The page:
October 26, 2013

Would you want to go out to a concert of Bach Suites in a space that is kept completely dark?

I mean, wouldn't recorded music be better? And it would be a lot less trouble than going out, your chair at home is probably comfier, and there would be no one rattling a program/opening a candy wrapper/coughing. No one other than you. At home, you're free to sneeze, take you music device into the bathroom with you, eat all manner of smelly foods, and even sing along, making up your own words that don't even have to rhyme or make sense. The room was humming harder/As the ceiling flew away.... You can call out for another drink. Because you're alone and no one cares about your outbursts. Or someone else is there, but they've resigned themselves to putting up with the likes of you. You with your coughing and sneezing and nonsense lyrics. What happens when you call out for another drink? Does that long-suffering wife/husband of yours bring a tray?

But let say you do want to get up off your sofa and amble down the sidewalks of New York City to the Goethe-Institut Wyoming Building at 5 East 3rd Street. I love the combination of Goethe and Wyoming. Especially on 3rd Street. That's not 3rd Street in Brooklyn, where, you may remember, I lived back in the early 80s. That's positively 3rd Street in Manhattan, where you've got a lot of nerve to enter a concert hall in the dark:
After of years of investigation, the Suites are removed from the concert hall and placed in an unilluminated space, in which the cellist repeatedly plays them over a period of ten days. Through the extended timeframe and the elimination of any visual input, the listener and the playing musician are unified within the same visual and musical space.
Scurry over there — would you? — if you're within scurrying distance, and let me know if you became unified with the musician by virtue of your presence in "the same visual and musical space." The "visual space" is nothingness. You can close your eyes while listening to your iPod, and imagine the cellist playing with his eyes shut. But he's not there, and it's not happening now, so unification requires more imagination. Still, this mystic state might be more achievable in the absence of the distraction of finding your way around in the dark.
Uncertainty about the original creative intentions of the Suites invites perpetual debate and allows imaginative free reign for redefining the environment in which they are played. 
I'm distracted reining in my imagination and reigning over my imagination about the old rein/reign pedantry. But proceed:
Bach Suites in the Dark removes the Suites from the concert hall [and] explores their malleability and the notion of practice in which they are rooted.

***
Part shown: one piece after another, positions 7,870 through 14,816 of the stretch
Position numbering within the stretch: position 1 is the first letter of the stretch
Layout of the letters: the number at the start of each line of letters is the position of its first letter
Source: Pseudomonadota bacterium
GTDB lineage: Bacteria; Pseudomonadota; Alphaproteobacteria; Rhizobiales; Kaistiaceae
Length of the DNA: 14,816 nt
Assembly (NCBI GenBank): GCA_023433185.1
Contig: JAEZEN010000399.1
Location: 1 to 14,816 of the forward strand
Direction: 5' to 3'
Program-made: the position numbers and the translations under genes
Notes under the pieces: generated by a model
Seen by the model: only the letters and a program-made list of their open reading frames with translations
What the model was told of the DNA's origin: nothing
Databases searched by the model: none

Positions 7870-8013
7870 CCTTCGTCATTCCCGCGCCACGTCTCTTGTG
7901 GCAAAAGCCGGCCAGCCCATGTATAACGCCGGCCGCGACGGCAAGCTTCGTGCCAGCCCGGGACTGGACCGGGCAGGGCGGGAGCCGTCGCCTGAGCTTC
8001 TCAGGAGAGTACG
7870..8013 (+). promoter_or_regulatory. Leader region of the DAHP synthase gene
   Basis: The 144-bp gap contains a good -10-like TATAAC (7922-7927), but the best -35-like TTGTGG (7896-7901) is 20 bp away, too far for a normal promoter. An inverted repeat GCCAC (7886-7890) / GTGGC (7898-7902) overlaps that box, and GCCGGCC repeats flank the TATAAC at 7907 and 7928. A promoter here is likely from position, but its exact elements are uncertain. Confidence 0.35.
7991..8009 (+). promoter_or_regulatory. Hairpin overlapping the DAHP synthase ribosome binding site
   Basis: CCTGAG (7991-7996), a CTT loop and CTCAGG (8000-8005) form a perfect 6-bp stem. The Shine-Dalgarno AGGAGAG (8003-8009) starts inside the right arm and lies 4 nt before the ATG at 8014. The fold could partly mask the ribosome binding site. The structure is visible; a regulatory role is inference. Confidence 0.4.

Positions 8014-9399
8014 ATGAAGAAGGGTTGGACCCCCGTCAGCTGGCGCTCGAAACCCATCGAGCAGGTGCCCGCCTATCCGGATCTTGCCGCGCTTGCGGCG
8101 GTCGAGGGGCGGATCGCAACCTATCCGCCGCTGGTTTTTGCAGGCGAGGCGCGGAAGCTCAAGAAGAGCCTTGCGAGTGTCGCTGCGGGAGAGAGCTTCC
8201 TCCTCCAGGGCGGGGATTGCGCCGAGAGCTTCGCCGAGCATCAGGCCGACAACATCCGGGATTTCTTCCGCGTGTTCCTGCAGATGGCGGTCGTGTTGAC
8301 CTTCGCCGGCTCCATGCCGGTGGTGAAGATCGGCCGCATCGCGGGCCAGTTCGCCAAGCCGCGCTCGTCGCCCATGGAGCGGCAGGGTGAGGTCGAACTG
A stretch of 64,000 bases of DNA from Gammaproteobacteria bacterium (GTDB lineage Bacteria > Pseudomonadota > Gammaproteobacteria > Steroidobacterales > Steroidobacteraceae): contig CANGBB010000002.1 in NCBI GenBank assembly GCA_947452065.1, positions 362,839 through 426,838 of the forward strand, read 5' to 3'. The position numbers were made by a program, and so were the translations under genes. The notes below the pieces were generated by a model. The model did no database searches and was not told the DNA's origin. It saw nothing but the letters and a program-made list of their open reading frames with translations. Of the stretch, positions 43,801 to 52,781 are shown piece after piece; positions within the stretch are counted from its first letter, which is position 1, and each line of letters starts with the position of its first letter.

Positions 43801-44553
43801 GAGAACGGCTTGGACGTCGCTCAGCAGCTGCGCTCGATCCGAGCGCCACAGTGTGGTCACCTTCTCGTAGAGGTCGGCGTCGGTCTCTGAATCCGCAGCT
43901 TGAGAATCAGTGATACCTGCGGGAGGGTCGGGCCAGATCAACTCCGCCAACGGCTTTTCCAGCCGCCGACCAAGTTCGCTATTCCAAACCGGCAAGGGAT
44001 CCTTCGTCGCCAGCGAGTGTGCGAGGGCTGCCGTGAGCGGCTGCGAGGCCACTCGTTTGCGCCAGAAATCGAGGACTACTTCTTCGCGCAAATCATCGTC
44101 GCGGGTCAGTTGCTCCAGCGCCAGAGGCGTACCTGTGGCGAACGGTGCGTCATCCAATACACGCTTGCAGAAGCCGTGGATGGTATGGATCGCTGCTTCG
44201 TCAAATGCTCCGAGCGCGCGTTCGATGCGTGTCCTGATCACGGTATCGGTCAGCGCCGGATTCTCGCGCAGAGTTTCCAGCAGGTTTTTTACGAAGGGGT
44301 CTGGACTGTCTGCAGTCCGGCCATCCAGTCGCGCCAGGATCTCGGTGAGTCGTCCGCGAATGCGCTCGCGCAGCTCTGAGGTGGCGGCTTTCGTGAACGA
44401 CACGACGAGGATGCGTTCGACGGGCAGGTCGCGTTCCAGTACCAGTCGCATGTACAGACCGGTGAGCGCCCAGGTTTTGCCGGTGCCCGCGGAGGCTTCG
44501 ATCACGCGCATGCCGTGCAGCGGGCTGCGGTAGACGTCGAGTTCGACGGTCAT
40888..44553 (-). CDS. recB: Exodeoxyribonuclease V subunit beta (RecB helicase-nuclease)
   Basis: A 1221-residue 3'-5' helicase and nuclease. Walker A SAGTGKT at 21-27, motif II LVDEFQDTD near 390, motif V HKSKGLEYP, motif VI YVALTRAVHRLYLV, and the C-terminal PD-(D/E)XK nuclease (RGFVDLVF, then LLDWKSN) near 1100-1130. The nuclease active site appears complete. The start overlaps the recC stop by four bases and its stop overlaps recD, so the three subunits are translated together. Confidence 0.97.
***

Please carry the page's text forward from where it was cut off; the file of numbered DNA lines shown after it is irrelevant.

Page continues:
Most people know the Suites from recordings — like this — so the notion of removing them from the place where you never needed to go invites us into the even-more-imaginary place in the past when people had no recorded music.

19 comments:

pm317 said...

I mean, wouldn't recorded music be better?

oh, I have thought about this question..so have others I am sure. Why do you go to a restaurant when you can cook better (healthier) stuff at home? Why do you go to a movie theater when you can watch a DVD on your 80+ TV (OK this one is a bit of a stretch)..and on and on..Besides, dressing up and going to concert is a status symbol -- look! I have money for discretionary spending like this..It is a social event and listening to music is somewhat secondary because of the distractions you mentioned.

For me watching the orchestra on youtube or in real concert is educational because I can associate the music I hear with the instrument that produces the sound.

rhhardin said...

Brandenburg Concerto for Piano one piano four hands. real audio

They can't do that in the dark.

Ann Althouse said...

"For me watching the orchestra on youtube or in real concert is educational because I can associate the music I hear with the instrument that produces the sound."

Yes, but this is IN THE DARK.

William said...

I used to have the wonderful Switched On Bach LP you show on ths site, but somehow it disappeared in one of the many diaspora(ae?)of my life of the past 35 years. Rats.

Now it's a collectors item – $50 (used) on Amazon.

Oh well …

surfed said...

I had that album "Switched on Bach". It sucked. I didn't even like when toking on some good Colombian Gold bud. But callow youth ended and I discovered John Williams, Christopher Parkening, et al and it was years before I finger picked my way through Mr. Tambourine Man again. It was all Sleeper's Awake: Cantata 140. Gone was the big jumbo dreadnaught, hootenannies and jam sessions and in was the short necked and wide fretted classical guitar and years of solitary lessons...and now I'm full circle back to Bob. Deb and I played in the dark last night to the bare flickers of burning oak outside in the chill. And the neighbors within listening distance voiced their appreciation over the privacy fences in the gloaming light of evening.

YoungHegelian said...

As an ex-string player, not being able to see the performer in a solo piece would drive me bonkers.

Seeing the bowing is a good part of the fun of it all.

pm317 said...

Yes, but this is IN THE DARK.


Sorry about that. I did read that but missed it.

surfed said...

Remember when you had to buy an album to find out what was inside the album? The kind of music it contained. What a leap of faith it was to spend $3.98 on the unknown.

Jim S. said...

If you want a piece to listen to in the dark, listen to the Vorspiel (prelude) of Das Rheingold, the opening to his whole four-opera Ring cycle. It's just glorious. It starts with the double-basses playing a low E-flat, then the bassoons come in a fifth above them, and then it slowly develops. It represents the Rhine River flowing and the universe emerging from it. Really, it's amazing.